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Freed Belgian aid worker sets up fund to ‘protect the protecters’

Freed Belgian aid worker sets up fund to ‘protect the protecters’

by host
Freed Belgian aid worker sets up fund to ‘protect the protecters’

During his 455 days in an Iranian prison, Olivier Vandecasteele had a eureka moment.

Throughout his career as an aid worker in India, Mali, Afghanistan and Iran, Vandecasteele struggled with the lack of legal, medical and mental health support for aid workers, especially local staff, he said. But it wasn’t until he was imprisoned by Iran that he thought of turning to action.

“When you don’t have much to cling to, you cling onto your values, which is the fact that … I had nothing to do with the problem between Iran and Belgium. A person who has done humanitarian aid work should to a certain degree be protected.”

Vandecasteele was arrested while on a visit to Iran in February 2022. He was later sentenced to 40 years in prison on four different charges: spying on Iran, cooperating with the U.S. against Iran, currency smuggling, and money laundering. Belgium’s then Justice Minister Vincent Van Quickenborne described the charges as “fabricated.”

Vandecasteele was considered a victim of Iran’s hostage diplomacy, which it utilizes to try and obtain concessions from the West (the latest example is Johan Floderus, a Swedish citizen who works for the European External Action Service and is in jail on espionage charges).

After more than a year in prison, Vandecasteele was part of a prisoner swap in May last year between Belgium and Iran, with convicted terrorist Assadollah Assadi going to Tehran. After Assadi was sent back, Iran also released three other imprisoned Europeans. An Iranian political opposition movement in exile, the National Council of Resistance of Iran, strongly condemned the deal.

Demonstrators rally to call for Olivier Vandecasteele’s liberation in January 2023 | Kenzo Tribouillard/AFP via Getty Images

Vandecasteele is now partnering with the Belgian King Baudouin Foundation to set up an alliance called Protect Humanitarians. The goal is to advocate for humanitarian aid workers in need and to create a fund to support such workers with legal, medical or mental health assistance.

In 2022, around 460 humanitarian aid workers were killed, wounded or kidnapped while doing their jobs. The number for last year is set to surpass 500. But an overarching organization to help them, by doing advocacy work and providing financial and legal help for aid workers in trouble, has so far not existed, as far as Vandecasteele knows.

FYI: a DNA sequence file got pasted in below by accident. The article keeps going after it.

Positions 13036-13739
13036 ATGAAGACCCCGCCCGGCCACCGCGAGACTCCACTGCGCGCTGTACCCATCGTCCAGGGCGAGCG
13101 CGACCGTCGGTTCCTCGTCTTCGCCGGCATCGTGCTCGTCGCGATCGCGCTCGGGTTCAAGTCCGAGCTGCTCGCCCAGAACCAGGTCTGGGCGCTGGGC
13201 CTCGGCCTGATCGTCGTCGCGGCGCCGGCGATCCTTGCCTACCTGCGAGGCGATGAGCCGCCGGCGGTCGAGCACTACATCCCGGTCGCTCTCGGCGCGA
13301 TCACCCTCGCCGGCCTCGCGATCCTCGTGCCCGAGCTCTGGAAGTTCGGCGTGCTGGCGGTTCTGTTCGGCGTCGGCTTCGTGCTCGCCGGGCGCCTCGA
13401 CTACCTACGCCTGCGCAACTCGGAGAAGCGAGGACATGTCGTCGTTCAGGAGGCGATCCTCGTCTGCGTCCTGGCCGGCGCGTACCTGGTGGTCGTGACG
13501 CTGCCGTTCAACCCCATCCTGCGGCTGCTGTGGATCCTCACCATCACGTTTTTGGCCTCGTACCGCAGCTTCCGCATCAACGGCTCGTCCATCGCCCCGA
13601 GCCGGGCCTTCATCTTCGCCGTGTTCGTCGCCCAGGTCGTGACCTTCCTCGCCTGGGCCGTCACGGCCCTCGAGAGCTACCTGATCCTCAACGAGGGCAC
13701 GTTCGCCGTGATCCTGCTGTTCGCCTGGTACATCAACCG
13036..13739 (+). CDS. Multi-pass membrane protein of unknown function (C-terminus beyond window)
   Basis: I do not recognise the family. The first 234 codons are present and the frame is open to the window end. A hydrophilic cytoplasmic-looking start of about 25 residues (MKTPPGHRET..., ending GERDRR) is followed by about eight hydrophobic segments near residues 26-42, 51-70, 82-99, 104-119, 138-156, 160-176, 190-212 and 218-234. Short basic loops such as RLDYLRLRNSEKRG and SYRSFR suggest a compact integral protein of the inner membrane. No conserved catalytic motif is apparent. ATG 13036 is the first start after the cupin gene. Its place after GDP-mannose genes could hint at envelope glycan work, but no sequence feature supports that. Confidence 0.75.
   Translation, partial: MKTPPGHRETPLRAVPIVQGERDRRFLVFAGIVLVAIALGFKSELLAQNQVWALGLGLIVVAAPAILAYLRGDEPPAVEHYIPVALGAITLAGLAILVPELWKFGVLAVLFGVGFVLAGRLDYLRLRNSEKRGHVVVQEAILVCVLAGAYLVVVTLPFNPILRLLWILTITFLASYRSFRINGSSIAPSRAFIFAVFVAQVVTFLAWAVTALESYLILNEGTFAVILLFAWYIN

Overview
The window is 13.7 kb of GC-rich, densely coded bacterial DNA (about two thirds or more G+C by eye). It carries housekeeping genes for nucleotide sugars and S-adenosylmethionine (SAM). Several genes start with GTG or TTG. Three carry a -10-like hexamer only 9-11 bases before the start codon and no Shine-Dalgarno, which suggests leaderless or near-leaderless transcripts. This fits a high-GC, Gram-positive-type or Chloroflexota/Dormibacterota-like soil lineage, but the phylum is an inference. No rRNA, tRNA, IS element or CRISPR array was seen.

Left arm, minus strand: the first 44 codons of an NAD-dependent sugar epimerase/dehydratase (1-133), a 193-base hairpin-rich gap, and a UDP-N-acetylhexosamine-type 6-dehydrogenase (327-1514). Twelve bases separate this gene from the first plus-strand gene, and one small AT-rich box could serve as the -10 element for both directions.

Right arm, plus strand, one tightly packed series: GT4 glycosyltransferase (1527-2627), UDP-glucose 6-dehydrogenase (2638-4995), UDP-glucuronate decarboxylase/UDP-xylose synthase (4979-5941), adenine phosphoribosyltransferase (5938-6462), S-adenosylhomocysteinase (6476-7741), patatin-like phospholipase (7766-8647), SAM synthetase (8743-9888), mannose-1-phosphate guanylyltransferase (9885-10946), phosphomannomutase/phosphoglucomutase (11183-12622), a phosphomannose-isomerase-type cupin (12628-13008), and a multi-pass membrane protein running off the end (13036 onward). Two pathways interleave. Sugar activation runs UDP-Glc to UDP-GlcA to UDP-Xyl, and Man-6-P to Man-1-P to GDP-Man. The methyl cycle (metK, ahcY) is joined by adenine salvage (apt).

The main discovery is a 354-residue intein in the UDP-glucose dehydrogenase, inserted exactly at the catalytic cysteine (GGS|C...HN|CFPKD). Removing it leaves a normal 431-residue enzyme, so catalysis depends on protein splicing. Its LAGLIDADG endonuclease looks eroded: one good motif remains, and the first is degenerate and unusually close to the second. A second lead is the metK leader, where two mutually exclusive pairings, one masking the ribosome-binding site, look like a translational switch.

“This is a public issue,” he said. “The fact that an increasing number of humanitarians are killed, wounded and kidnapped globally should not just be an issue of concern for the sector, but to anyone who shares an interest in what our sector calls the principle of humanity.”

Vandecasteele said that “one of the key things that made me stay strong in difficult times was the fact that I believed what I’ve done and in the values of the humanitarian sector.”

Now, Vandecasteele wants to use that experience to help others. He said that while the project was not “100 percent initiated while I was detained, it’s there that I had this Eureka moment of saying, ‘This does not exist and maybe as a community, we can do better.’”

In Belgium, a massive campaign called “Free Olivier Vandecasteele” advocated for his return, attracting wide media attention and with banners and posters put up across the country.

Vandecasteele said it was important to know how much he was supported, including by aid worker colleagues. “When something happens to you that doesn’t make sense you have to put it in a perspective that you’re not the only one.”

By taking this initiative, Vandecasteele hopes “to plant a seed that one day will become a strong tree that will protect, unfortunately, more and more people that are affected by aggression.”

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